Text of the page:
A guy friend who loves to eat well and who in fact has owned several successful restaurants, did a 6,000-mile road trip by motorbike from New York to Los Angeles last year. Billy Budd, who shares both the Herman Melville character’s name and spirit of adventure, has done many road trips in many parts of the world. Four years ago he traveled 3,000 miles through southern Thailand on a scooter. If countries are not bike-friendly, he goes by car. He’s done Mexico, much of Europe, swathes of the UK and most of sub-Saharan Africa.
When Budd travels, he pretty much survives on street food.
“Over the years, I realized half the joy of traveling was the street food. Stopping along the side of the road is so much more fun than going into formal restaurants. That’s where the action is. So travel changes. You do the back roads. Go into villages where nobody speaks English. You see life in the raw. You have amazing experiences. You get ideas.”
In part, he uses the trips for inspiration for his menus. So, for example, while he didn’t eat deep- fried tarantula in Cambodia “where the Khmer Rouge forced the people to be inventive to survive, so the food there is really interesting,” he did try the tasty soya-ginger reduction dipping sauce that came with the tarantula. “I took the idea and we invented our own version.”
Street Food USA
The one country, Budd says, where the street food did not satisfy or inspire was when he crossed the United States. The reason? The roadside food he found fell under the general category of “fast food.”
And most fast food — generic and mass produced — is the antithesis of street food, which is typically made from scratch and sourced from fresh, local ingredients. And which, no matter how simple, reflects the traditions and origins of the person making it and, at its best, the city or region it represents. Given that much of the First World nowadays is a cultural melting pot, in some instances just about the entire planet can be represented in a single major city’s street food offerings.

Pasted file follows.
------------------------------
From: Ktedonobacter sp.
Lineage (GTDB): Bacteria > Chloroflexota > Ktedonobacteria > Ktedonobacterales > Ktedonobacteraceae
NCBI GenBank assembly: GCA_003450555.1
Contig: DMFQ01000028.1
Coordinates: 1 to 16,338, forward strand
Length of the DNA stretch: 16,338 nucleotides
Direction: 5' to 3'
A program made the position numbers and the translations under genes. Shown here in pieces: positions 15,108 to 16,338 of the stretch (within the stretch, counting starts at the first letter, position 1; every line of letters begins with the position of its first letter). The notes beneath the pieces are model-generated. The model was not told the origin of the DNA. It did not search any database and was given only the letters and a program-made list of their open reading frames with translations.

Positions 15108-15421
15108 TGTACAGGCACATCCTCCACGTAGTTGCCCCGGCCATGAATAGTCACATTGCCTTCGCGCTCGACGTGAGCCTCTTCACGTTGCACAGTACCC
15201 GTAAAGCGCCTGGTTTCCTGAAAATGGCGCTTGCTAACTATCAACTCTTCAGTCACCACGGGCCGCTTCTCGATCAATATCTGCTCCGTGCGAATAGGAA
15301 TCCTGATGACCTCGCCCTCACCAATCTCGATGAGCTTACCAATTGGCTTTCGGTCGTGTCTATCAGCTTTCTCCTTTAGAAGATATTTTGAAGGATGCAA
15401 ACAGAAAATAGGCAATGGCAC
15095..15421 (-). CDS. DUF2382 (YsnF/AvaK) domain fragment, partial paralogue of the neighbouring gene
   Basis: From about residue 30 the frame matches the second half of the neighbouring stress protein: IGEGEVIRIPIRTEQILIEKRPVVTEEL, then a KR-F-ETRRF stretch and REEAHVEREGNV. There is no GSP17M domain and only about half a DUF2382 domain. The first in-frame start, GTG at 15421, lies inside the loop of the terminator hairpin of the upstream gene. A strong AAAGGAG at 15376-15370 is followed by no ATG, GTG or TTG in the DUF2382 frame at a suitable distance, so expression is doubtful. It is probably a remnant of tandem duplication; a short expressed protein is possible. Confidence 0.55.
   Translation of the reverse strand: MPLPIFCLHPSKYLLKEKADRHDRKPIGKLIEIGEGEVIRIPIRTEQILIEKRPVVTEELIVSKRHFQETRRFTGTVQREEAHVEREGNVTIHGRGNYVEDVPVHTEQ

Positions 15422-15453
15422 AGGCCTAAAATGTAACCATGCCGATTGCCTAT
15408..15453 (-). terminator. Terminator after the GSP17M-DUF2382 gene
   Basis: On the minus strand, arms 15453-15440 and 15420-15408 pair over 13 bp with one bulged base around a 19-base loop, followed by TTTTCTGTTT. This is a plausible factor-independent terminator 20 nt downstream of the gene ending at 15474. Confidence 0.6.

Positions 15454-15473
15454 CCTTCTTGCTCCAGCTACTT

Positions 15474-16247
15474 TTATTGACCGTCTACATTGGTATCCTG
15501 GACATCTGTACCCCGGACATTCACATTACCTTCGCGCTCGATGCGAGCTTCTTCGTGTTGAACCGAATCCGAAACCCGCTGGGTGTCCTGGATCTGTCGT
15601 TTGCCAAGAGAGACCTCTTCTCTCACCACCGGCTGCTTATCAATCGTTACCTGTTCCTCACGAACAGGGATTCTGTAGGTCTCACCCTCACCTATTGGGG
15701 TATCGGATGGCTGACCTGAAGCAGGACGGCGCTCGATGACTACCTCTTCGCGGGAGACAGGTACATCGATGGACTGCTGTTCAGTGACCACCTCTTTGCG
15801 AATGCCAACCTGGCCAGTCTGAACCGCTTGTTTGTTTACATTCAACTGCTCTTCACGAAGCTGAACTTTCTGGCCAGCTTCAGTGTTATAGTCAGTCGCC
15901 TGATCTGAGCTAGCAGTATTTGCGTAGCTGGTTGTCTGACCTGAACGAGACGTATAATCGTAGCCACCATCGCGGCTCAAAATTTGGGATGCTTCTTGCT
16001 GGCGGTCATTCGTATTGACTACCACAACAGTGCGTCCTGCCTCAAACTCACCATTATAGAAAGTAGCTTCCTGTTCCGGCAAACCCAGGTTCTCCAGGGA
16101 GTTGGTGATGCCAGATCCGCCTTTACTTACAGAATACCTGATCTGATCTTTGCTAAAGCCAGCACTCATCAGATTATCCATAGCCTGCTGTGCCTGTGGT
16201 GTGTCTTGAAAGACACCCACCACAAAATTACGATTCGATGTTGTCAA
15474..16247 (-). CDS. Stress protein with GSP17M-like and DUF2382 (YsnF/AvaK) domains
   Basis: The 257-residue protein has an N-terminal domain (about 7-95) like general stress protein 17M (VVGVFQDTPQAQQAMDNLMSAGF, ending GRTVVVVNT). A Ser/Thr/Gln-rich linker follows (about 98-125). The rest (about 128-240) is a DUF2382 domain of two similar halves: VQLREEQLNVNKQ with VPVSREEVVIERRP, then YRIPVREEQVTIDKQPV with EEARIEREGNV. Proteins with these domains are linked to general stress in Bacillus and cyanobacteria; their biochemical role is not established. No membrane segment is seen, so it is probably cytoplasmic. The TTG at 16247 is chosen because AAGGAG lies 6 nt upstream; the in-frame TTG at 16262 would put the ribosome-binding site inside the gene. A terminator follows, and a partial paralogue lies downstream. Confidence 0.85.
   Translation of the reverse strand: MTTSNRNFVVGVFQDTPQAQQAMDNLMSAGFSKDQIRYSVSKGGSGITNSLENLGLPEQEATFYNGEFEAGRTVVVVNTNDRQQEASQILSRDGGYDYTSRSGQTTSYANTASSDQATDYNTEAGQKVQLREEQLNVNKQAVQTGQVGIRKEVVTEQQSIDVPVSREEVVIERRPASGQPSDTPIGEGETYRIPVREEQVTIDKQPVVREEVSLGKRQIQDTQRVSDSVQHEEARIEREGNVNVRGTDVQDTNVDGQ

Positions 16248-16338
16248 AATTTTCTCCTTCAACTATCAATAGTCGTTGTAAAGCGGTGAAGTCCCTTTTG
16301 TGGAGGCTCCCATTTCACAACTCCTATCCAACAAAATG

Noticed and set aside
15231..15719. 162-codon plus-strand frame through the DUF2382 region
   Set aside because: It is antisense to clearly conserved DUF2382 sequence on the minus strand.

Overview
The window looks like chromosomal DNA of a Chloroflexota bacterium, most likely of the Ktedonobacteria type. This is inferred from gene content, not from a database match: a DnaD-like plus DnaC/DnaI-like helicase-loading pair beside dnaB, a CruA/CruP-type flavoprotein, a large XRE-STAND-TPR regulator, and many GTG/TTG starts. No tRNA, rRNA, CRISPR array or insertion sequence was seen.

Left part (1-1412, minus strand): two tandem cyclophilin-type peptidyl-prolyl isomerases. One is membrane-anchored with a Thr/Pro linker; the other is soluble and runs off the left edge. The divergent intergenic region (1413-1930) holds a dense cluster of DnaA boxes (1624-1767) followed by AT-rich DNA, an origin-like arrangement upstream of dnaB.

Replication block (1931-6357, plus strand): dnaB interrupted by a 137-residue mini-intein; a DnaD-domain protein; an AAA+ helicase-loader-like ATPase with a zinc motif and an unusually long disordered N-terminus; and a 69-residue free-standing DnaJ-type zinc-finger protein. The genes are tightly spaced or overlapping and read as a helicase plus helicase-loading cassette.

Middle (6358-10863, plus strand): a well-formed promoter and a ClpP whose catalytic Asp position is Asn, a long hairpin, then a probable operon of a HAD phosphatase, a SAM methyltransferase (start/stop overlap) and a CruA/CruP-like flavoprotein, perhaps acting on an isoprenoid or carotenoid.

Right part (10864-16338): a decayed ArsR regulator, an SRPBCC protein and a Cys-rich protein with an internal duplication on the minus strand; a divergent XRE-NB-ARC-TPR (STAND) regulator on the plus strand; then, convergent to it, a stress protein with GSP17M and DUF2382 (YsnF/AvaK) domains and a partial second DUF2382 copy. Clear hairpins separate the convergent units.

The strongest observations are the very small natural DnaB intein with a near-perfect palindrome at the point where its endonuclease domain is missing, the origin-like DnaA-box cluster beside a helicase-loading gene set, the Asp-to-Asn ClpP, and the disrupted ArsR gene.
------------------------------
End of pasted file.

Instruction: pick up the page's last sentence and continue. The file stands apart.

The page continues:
I wish I’d been able to direct Budd when he was in the U.S. I would have pointed him to the streets of the San Francisco Bay Area, New York or Los Angeles where, over the past few years, the phenomenon that can aptly be described as “a street food movement” has been growing.
When I came to California 20 years ago you had, here and there, a Mexican taco truck dispensing a fairly predictable range of tasty staples at predetermined spots along the roadside.
Now, visit a farmer’s market, log onto the websites listed below, or go to any happening — for instance, the Oakland Art Murmur on the first Friday of each month, when the galleries open and parts of uptown and downtown Oakland become party central. You will find a veritable army of trucks occupied by folks serving every imaginable kind of food — always fresh, innovative and top quality — to hungry locals and visitors lined up to purchase what must rate as some of the best street food in the world.
Budd would have had a feast had someone in the know directed him.
Of course this state-side street food phenomenon offers a world of possibility and opportunity to anyone keen to open a restaurant-on-wheels who does not have, or wish to invest in, renting space, hiring staff or taking a bond on a brick-and-mortar formal restaurant space. Any readers with a great idea? This is your chance!
Around the World
Now on from the “why” of street food to the “what” and “where.”
Street food varies around the world. In some countries it’s the tradition. It’s what happens. It’s how people eat.
Some cities don’t have a street food culture. Others, like London, have a street food culture, but get to small UK towns and your call is still the local pub.
Street food in much of Asia is ubiquitous in big cities, tiny towns and for day and nighttime eating. Ditto, but very different, is Africa.